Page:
The Lawyer Asia Pacific 150 is the only research report to provide a ranking of the top 100 independent local firms and top 50 global firms in the region. The report offers critical review of some of the fastest growing firms and their strategies, a country-by-country guide to leading legal advisers and legal services market trends, plus exclusive insight into the current business development opportunities in the Asia Pacific. Read more
This year, The Lawyer’s annual ranking of the largest UK law firms by turnover is available as an interactive, digital benchmarking tool. For the first time this will allow you to manipulate each data set against the metrics of your choice.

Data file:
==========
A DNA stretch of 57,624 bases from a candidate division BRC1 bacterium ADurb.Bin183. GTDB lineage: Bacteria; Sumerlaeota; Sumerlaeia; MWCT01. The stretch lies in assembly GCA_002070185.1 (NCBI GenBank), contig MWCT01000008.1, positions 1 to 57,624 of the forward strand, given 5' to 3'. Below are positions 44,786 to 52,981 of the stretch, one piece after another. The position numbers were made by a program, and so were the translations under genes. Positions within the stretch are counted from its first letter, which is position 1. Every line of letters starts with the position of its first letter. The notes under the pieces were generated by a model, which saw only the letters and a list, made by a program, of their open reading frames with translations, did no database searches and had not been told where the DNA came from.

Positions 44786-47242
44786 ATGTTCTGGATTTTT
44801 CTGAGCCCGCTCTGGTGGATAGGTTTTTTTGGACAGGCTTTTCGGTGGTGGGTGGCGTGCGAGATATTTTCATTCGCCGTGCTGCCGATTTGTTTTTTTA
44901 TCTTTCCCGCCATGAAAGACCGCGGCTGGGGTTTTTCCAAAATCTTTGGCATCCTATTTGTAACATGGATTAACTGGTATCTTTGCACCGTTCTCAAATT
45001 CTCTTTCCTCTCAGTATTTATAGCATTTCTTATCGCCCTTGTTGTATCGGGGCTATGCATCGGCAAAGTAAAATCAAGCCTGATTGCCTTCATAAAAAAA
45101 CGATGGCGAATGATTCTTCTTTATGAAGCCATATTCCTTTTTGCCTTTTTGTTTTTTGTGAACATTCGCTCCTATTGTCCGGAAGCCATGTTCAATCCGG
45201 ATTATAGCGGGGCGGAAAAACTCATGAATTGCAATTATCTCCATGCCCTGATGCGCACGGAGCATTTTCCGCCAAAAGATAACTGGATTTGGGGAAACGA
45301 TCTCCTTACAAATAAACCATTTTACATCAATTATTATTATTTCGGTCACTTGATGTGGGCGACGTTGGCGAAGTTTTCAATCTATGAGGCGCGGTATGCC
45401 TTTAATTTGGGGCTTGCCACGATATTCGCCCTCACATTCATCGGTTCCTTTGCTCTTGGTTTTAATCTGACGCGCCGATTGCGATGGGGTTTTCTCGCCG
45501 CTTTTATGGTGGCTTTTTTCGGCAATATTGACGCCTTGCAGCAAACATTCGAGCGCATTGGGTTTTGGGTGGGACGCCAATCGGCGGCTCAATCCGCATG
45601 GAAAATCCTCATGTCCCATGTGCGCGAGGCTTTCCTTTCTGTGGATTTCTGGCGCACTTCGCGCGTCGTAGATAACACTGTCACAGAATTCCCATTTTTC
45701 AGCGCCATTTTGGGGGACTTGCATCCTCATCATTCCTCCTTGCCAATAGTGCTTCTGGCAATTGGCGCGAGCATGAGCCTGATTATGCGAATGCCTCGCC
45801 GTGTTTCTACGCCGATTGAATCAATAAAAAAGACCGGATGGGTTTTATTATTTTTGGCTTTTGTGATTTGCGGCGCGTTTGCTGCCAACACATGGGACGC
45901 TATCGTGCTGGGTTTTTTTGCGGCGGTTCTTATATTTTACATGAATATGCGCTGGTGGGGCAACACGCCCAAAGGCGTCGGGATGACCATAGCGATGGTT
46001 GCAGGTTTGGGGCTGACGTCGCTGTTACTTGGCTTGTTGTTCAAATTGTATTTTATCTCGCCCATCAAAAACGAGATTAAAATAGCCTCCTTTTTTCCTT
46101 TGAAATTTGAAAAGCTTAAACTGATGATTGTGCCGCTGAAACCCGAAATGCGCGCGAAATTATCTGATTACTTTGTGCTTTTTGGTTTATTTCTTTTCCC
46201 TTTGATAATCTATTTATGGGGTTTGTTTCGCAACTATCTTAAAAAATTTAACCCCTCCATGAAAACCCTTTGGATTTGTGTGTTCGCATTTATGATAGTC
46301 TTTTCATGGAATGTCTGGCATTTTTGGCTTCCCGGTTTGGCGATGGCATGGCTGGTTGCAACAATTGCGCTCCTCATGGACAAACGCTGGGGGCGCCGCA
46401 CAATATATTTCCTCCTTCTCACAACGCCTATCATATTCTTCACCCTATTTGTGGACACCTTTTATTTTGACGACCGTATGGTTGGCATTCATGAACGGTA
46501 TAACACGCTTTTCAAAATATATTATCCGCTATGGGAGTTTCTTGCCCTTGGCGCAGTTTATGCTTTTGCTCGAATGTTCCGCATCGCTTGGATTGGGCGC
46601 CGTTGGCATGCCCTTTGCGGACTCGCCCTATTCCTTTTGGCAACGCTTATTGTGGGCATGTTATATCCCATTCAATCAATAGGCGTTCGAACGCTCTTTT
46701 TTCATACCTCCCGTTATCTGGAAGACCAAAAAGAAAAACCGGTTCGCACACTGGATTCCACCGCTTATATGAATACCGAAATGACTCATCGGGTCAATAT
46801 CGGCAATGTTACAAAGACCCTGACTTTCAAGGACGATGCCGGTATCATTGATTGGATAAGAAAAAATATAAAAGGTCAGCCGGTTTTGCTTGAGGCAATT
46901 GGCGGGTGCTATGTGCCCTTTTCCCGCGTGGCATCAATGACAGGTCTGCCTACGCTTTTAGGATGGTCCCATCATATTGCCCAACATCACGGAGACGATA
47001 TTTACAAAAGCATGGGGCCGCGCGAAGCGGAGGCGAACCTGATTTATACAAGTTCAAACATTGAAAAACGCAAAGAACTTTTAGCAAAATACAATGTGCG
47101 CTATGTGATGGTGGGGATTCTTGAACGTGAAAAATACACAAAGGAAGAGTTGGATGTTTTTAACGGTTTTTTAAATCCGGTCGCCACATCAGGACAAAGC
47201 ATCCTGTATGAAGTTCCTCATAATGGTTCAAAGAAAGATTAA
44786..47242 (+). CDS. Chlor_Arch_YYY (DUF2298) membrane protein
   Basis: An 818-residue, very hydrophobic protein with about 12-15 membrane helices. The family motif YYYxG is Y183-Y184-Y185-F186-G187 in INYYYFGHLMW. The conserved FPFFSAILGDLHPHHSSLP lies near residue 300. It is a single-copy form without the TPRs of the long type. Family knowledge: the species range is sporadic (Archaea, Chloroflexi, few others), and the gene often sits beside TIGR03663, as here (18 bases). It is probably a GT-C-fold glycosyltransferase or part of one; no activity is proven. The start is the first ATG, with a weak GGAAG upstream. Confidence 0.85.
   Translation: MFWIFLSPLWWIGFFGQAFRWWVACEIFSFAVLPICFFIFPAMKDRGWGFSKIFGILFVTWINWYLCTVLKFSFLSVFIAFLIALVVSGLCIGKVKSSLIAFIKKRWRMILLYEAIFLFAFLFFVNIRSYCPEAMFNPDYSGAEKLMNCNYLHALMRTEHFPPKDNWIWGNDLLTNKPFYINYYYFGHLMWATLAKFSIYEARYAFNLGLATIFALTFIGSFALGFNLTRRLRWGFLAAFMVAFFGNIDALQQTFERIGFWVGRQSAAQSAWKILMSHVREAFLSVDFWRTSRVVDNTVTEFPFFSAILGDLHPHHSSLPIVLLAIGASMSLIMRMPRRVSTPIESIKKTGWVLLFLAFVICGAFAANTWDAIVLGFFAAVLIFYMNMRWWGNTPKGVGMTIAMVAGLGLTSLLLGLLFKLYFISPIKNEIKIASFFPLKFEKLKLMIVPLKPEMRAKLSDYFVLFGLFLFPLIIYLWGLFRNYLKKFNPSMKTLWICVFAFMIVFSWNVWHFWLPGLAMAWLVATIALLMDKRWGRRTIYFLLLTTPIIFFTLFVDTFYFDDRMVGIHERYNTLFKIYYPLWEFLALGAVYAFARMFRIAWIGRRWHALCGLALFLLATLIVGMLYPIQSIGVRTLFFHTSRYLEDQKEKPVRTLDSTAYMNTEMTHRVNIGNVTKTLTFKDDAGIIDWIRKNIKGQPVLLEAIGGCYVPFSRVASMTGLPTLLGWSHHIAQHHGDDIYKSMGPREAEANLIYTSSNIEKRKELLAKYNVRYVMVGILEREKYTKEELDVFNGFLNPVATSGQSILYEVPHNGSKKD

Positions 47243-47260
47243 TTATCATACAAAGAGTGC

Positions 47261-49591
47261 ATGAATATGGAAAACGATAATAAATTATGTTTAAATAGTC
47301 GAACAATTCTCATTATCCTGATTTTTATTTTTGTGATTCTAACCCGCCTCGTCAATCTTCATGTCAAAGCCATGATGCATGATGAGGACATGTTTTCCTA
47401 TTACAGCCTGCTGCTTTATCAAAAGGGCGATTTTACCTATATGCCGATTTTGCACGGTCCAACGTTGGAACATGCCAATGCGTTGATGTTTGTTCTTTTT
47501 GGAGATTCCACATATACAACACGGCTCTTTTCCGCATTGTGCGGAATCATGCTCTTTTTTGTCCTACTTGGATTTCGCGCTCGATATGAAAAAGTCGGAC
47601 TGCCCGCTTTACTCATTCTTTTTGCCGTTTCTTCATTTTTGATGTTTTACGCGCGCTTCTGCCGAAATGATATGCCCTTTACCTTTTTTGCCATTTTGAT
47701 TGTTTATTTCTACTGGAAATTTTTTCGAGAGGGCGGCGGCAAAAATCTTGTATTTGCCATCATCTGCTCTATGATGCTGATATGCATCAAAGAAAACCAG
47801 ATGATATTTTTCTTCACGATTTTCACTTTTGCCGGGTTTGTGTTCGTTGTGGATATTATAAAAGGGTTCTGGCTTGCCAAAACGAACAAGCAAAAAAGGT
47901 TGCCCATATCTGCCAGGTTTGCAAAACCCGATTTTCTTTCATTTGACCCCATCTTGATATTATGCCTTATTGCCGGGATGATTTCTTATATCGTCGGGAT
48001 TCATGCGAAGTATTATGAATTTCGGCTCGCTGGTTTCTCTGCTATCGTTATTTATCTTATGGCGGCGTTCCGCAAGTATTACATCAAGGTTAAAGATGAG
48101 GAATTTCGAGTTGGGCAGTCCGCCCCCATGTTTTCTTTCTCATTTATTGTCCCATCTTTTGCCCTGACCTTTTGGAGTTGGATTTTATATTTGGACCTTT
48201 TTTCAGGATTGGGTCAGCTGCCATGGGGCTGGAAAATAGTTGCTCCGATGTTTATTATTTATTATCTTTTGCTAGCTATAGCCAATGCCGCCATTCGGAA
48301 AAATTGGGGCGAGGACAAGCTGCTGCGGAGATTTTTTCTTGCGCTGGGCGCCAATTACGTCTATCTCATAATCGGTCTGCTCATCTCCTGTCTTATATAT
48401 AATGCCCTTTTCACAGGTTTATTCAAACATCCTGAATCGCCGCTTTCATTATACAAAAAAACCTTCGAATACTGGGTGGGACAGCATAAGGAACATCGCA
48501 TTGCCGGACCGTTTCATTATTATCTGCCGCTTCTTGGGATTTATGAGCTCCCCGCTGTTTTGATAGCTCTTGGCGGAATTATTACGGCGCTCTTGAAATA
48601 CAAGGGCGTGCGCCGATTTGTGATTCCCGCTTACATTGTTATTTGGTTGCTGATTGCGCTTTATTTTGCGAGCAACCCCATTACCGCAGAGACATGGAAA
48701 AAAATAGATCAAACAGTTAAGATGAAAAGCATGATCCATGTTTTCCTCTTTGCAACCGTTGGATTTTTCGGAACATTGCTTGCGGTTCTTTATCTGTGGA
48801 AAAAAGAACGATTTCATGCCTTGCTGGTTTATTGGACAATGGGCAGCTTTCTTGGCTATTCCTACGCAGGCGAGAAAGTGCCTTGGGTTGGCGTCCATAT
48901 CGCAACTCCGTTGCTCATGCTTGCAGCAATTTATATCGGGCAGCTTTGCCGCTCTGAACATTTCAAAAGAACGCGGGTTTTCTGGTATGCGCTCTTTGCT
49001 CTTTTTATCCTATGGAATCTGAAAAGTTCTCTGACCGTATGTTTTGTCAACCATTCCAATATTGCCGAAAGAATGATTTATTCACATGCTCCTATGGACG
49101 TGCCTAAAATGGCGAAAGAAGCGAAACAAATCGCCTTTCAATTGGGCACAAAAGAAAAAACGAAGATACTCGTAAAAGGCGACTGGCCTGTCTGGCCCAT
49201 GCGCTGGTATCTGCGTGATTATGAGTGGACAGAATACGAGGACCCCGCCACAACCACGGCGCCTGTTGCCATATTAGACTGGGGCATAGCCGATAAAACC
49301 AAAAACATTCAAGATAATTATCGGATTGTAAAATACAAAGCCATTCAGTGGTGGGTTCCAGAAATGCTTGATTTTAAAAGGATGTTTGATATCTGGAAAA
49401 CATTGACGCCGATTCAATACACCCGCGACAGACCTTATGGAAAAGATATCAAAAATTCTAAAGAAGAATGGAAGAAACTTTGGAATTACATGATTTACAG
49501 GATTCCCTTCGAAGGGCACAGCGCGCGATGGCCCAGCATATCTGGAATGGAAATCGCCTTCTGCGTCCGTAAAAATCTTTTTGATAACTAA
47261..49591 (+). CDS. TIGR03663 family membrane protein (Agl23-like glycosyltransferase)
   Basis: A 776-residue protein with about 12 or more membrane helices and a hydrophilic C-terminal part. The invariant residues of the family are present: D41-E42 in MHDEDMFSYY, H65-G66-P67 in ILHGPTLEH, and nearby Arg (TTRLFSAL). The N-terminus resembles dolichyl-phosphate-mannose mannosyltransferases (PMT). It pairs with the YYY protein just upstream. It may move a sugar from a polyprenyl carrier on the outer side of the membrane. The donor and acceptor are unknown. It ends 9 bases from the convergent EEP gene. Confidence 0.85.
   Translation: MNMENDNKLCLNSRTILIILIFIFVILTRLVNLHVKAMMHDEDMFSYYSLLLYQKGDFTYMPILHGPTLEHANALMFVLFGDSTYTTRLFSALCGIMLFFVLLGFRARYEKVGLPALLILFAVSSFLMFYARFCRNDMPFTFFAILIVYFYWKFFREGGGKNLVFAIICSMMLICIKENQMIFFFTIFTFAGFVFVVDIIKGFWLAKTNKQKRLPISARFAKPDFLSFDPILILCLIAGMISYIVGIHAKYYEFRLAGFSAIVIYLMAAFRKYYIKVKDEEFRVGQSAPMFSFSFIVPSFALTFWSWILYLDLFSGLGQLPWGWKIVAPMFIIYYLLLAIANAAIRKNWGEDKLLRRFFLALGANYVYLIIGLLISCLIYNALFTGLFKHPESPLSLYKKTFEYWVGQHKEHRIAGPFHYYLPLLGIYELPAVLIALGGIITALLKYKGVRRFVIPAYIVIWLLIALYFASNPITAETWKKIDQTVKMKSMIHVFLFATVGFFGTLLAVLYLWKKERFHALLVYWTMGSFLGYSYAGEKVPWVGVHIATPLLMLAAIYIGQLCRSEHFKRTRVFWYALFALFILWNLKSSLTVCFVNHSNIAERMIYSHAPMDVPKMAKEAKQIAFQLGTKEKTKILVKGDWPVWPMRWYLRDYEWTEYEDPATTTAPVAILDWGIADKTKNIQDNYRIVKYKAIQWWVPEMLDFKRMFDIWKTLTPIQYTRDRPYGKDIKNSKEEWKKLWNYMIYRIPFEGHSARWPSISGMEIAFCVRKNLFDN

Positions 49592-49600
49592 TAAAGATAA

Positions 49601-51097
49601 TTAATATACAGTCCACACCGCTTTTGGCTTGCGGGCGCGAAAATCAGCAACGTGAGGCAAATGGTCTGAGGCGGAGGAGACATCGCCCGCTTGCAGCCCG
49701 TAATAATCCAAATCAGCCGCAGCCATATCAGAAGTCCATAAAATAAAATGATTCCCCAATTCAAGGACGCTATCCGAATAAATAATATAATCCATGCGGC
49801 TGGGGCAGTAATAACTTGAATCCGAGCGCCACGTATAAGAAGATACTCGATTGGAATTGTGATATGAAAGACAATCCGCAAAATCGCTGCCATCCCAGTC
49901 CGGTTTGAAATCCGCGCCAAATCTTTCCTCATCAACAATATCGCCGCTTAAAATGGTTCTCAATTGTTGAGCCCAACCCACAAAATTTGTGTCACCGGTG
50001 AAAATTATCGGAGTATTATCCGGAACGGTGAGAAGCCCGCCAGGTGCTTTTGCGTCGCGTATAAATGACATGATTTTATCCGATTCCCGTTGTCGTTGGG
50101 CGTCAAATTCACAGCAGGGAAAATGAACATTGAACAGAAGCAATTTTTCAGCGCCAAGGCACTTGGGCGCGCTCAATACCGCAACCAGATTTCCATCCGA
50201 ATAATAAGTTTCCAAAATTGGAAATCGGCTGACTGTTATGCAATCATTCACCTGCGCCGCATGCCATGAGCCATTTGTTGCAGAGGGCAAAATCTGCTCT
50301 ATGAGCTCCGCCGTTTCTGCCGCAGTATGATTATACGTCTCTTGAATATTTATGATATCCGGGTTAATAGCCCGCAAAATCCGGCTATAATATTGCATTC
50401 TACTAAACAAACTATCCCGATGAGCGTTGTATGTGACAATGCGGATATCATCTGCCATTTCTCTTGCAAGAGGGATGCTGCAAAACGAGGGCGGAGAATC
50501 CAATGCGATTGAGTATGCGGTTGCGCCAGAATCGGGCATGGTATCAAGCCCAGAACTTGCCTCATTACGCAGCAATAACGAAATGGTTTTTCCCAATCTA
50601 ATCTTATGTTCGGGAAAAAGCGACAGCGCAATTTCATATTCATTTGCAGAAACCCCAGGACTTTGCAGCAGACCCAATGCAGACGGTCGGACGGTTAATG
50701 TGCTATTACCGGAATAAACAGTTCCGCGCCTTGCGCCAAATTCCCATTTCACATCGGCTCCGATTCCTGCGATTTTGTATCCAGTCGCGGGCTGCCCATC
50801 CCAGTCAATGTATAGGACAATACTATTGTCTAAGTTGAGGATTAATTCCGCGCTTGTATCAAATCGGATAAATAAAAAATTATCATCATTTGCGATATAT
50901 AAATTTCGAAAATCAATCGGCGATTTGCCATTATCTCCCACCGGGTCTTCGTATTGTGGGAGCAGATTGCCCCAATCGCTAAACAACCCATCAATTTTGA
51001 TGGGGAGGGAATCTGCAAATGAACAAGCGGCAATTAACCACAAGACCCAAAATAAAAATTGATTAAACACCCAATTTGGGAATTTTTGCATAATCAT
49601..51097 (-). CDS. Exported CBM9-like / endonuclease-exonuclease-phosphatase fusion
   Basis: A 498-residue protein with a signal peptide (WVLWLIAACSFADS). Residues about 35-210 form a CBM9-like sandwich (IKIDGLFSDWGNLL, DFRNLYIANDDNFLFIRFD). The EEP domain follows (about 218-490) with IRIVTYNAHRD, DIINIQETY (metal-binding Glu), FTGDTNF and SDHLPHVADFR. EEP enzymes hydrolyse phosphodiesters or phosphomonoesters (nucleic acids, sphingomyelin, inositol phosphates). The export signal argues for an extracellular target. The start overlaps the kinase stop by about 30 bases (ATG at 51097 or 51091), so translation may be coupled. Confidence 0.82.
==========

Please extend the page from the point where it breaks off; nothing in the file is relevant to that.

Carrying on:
A human rights challenge was launched earlier in the month on behalf of a 51-year-old disabled woman who had been forced to sleep in her wheelchair for the past year because her healthcare trust refused to sanction her carers to lift her into bed. Milton Keynes Primary Care Trust refused to permit its staff to lift Lorraine Wolstenholme, a multiple sclerosis sufferer who uses a wheelchair, on the grounds that it was unreasonable to expose its staff to the risk of injury. “This is an outrageous situation and no one should be treated in this way,” said Richard Stein, a partner at Leigh Day & Co who represents Wolstenholme. “The actions of the trust defy common sense. Mrs Wolstenholme only weighs eight-and-a-half stone. Many businesses would grind to a halt in this country if workers did not lift objects of a similar weight and yet when we are talking about lifting people, enabling them to live their lives properly and with dignity, suddenly lifting such weight is too dangerous.” Stein is seeking to have the decision overturned by the High Court on the grounds that the trust is acting unlawfully by attaching too much weight to the interests of carers and not enough to the rights of the disabled person. Mr Justice Ouseley told the High Court: “I do find it quite extraordinary that no means can be devised for lifting an eight-and-a-half stone woman once a day safely or reasonably.” According to Leigh Day, there were two grounds to the legal action: first, that the trust misdirected themselves to the scope of the Health and Safety Obligations and in particular misinterpreted the manual handling regulations; and second, that the trust’s conduct amounted to a breach under Article 8 of the European Convention on Human Rights and effectively deprived her of her independence, mobility and dignity.